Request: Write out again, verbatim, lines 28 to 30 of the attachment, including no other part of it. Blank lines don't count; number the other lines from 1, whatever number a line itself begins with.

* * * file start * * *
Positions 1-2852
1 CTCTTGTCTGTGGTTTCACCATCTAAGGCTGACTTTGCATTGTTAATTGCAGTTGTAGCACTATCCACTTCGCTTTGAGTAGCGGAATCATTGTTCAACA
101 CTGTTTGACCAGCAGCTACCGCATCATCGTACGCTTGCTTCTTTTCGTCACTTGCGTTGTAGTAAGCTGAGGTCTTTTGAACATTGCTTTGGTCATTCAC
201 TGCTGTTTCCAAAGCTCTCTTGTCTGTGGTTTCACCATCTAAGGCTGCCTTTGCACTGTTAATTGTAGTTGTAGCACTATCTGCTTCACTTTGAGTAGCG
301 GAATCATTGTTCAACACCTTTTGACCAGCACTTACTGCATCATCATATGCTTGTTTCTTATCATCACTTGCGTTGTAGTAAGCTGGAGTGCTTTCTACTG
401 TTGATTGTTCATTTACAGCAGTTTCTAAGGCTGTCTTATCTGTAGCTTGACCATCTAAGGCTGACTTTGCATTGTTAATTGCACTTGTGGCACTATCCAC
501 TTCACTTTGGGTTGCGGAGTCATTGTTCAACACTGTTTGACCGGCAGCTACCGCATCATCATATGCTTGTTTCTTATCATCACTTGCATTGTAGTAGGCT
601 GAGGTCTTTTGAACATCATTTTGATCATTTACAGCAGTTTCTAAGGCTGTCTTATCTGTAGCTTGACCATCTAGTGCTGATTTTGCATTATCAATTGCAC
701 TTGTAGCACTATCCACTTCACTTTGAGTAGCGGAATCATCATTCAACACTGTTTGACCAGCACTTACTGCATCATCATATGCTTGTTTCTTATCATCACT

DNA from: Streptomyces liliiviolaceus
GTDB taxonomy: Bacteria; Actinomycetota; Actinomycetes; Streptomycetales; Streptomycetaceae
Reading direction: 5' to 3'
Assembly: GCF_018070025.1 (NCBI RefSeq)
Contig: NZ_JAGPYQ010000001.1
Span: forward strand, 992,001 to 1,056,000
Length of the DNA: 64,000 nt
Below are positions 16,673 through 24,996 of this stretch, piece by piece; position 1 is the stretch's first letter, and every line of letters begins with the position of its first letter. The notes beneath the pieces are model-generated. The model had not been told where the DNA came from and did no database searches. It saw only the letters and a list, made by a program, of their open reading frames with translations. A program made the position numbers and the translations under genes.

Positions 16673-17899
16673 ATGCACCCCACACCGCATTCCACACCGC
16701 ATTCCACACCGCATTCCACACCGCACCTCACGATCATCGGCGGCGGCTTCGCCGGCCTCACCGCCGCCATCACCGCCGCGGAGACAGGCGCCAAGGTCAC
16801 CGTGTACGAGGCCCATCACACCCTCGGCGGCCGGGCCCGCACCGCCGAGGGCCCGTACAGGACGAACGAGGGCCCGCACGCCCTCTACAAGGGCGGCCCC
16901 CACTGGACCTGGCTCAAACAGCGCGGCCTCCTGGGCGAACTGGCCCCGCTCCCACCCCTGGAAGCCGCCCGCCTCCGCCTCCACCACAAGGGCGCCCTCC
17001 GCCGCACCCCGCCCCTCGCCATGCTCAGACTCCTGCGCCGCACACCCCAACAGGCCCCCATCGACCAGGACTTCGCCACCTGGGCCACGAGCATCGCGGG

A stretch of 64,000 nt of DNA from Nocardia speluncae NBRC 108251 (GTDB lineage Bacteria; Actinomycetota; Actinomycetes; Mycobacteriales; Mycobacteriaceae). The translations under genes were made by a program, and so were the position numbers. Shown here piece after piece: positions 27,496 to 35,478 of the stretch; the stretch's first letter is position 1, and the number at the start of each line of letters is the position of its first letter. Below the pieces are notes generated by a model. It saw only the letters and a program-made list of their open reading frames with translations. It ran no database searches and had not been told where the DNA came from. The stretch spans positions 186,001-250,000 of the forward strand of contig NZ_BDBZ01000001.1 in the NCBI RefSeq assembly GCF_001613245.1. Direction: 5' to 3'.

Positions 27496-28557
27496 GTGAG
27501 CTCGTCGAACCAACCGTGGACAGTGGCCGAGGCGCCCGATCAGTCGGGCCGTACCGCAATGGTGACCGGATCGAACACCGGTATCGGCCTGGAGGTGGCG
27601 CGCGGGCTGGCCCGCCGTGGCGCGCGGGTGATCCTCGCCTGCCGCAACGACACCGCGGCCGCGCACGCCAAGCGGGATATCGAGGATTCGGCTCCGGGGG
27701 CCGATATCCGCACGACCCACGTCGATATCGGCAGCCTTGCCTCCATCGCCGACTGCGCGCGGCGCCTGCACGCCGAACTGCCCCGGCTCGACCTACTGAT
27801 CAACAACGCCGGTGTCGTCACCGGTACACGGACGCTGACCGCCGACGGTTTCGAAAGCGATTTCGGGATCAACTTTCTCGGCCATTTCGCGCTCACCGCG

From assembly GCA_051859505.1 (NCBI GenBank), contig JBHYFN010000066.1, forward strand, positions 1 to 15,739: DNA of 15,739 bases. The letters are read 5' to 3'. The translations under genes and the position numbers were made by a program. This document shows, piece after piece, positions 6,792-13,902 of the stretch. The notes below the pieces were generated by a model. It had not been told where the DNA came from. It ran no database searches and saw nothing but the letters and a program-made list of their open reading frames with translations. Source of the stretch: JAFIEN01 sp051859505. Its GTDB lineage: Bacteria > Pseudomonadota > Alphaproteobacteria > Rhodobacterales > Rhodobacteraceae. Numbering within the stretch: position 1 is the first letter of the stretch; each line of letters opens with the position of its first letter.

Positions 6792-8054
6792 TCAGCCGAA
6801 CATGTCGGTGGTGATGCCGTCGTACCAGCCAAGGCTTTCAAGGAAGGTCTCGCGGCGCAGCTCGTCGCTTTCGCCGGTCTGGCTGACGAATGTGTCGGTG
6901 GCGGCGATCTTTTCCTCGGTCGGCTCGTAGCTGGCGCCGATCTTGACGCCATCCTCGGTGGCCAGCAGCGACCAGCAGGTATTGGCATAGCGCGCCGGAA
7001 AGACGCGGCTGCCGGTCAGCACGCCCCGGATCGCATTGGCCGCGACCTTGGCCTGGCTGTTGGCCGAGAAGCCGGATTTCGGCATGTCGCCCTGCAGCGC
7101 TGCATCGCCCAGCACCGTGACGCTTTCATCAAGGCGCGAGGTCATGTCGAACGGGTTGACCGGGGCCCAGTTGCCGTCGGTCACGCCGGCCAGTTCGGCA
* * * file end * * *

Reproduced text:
27601 CGCGGGCTGGCCCGCCGTGGCGCGCGGGTGATCCTCGCCTGCCGCAACGACACCGCGGCCGCGCACGCCAAGCGGGATATCGAGGATTCGGCTCCGGGGG
27701 CCGATATCCGCACGACCCACGTCGATATCGGCAGCCTTGCCTCCATCGCCGACTGCGCGCGGCGCCTGCACGCCGAACTGCCCCGGCTCGACCTACTGAT
27801 CAACAACGCCGGTGTCGTCACCGGTACACGGACGCTGACCGCCGACGGTTTCGAAAGCGATTTCGGGATCAACTTTCTCGGCCATTTCGCGCTCACCGCG